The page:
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  1. Unregistered

    Question -have trouble- or -have got trouble-

    In general, I would use "trouble" in the form: "I have trouble", but is there really a grammar that allows to use the word "trouble" with "have got"? Is this used only in spoken language? The grammar I looked at - Longman English Grammar (Alexander) - explains the use of "have got" in 12 different ways, but none which fits to "trouble". But in the Internet you can find hundreds of pages using the expression "I have got trouble". Are they all wrong? What can we teach children / at school? Is British English different from AE?
    Alexander Gravenhorst

  2. Hi_there_Carl's Avatar

    • Join Date: Aug 2007
    • Posts: 464

    Re: -have trouble- or -have got trouble-

    Common usage will eventually change the rule if there is one. English is like this, always changing. "I've got trouble with..." is very commonly used and I have no problem with this usage. I suppose "I am having trouble with..." or "I have gotten into trouble with..." are better.

    "If you obey all the rules, you miss all the fun."
    Katharine Hepburn

    • Join Date: Nov 2007
    • Posts: 5,409

    Re: -have trouble- or -have got trouble-

    I am not the iconoclast that some respondents seem to be.
    One can 'have' trouble, that is, experience difficulties, whether in doing something, or as caused by others.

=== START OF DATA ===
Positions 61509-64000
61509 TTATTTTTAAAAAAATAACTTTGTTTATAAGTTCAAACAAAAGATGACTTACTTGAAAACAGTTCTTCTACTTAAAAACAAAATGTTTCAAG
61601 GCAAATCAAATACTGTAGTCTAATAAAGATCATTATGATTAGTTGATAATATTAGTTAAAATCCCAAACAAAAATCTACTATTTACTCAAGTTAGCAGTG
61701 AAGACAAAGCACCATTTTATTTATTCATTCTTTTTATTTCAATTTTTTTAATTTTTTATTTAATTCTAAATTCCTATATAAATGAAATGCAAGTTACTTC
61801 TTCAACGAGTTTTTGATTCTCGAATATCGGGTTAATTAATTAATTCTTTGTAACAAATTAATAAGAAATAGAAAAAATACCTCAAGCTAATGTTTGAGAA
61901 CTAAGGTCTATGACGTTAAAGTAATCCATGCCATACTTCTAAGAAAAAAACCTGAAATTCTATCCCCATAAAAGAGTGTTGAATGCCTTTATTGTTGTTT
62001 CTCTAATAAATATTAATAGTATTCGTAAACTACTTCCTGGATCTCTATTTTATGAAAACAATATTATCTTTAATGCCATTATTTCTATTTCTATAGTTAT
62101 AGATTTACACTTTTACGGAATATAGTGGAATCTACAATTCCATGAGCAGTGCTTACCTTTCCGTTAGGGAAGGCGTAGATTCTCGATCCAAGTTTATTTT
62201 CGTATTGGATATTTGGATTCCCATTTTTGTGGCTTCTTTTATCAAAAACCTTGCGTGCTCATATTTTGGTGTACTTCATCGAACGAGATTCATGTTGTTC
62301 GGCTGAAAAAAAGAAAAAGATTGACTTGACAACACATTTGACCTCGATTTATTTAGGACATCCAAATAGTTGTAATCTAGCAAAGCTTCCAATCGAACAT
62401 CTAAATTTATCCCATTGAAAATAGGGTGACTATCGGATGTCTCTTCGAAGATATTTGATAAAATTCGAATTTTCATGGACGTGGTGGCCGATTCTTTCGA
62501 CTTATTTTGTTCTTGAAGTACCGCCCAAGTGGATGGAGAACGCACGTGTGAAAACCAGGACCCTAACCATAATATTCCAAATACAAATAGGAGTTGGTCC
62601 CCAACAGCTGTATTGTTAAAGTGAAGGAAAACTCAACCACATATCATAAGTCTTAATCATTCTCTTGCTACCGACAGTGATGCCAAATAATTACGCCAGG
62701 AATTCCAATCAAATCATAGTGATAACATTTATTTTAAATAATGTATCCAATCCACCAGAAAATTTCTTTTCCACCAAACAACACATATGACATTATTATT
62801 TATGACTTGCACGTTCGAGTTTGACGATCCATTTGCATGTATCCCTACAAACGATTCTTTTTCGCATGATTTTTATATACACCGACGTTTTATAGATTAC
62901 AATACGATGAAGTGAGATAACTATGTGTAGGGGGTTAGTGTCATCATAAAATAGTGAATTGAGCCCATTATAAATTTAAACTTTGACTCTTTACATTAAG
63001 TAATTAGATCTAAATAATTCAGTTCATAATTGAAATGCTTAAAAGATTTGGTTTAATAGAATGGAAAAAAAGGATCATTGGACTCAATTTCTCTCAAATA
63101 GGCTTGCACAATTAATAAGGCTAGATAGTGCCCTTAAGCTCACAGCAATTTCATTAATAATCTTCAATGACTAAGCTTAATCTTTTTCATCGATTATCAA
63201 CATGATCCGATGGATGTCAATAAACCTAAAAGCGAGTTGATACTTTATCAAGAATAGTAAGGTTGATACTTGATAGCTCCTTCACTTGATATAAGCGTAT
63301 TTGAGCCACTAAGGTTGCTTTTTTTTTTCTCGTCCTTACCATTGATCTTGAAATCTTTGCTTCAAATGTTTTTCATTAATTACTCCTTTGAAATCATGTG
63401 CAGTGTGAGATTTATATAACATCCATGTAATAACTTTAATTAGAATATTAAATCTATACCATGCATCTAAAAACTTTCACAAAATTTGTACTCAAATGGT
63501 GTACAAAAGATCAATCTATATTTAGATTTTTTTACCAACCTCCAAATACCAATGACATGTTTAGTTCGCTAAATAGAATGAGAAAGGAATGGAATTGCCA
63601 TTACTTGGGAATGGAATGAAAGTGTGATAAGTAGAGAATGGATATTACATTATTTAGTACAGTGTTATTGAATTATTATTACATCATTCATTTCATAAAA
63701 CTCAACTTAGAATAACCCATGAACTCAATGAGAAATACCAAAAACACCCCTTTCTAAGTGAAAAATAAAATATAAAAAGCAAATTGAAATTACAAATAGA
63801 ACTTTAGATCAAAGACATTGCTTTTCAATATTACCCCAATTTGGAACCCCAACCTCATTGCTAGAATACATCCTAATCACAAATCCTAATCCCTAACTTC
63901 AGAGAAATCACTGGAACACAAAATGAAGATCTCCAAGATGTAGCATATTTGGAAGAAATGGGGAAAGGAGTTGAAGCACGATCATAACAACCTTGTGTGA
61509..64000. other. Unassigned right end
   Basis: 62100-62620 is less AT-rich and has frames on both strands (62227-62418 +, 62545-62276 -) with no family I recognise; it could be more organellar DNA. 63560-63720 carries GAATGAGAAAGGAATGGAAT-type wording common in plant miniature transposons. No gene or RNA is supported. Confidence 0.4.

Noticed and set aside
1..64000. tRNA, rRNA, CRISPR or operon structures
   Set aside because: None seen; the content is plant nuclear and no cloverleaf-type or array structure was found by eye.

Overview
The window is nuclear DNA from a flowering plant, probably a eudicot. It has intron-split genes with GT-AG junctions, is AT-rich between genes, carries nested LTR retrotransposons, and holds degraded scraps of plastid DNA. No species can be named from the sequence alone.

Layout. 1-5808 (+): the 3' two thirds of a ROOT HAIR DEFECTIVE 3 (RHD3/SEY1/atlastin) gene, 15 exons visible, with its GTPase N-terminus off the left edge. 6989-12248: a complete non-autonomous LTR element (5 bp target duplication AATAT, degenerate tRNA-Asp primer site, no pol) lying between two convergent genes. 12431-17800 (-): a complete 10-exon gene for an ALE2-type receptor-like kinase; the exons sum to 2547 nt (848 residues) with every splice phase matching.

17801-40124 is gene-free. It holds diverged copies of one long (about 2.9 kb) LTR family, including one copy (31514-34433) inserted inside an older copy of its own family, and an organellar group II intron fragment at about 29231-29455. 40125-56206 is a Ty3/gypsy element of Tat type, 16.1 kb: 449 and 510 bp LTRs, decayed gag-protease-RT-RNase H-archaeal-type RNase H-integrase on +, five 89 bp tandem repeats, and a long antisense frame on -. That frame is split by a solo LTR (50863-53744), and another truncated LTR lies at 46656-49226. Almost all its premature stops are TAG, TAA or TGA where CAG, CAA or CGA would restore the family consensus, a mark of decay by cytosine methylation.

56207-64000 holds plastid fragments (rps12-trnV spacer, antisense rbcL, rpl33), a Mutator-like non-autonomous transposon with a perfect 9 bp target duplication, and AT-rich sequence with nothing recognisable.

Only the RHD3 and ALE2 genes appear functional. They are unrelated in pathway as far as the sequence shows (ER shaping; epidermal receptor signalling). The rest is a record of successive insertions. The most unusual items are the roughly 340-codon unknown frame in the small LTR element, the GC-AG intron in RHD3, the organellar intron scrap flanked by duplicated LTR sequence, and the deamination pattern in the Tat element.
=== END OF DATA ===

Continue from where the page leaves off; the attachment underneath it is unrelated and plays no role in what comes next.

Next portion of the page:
One can 'get into trouble' , 'be in trouble'
    ...but to say 'have got' is like saying 'I got received a great present for Christmas.' "I got trouble" is in lyrics from The Music Man - "Oh, we got
    trouble, right here in River City." where it is humourous.
    Anyone I know using it is doing so consciously, for a humourous effect, because it sounds like something a 3 year old would come out with as he continues
    to develop language skills!
    PLEASE don't use the Internet to learn English grammar. I really wonder about the American education system when high school graduates say "I had went to the shop.' 'I had ran ...'
    Is it suggested that if the American education system turns out enough people saying such, English should evolve to embrace this as acceptable??
    Last edited by David L.; 08-Dec-2007 at 18:50.

  3. Hi_there_Carl's Avatar

    • Join Date: Aug 2007
    • Posts: 464

    Re: -have trouble- or -have got trouble-

    All I said is that it is in common usage and the English language evolves. This is true in both Great Brittan and North America.

    "I've got the world on a string."
    "I've got trouble with my computer."
    "I've got three bottles of milk."

    The last time I checked, this was a forum not a classroom

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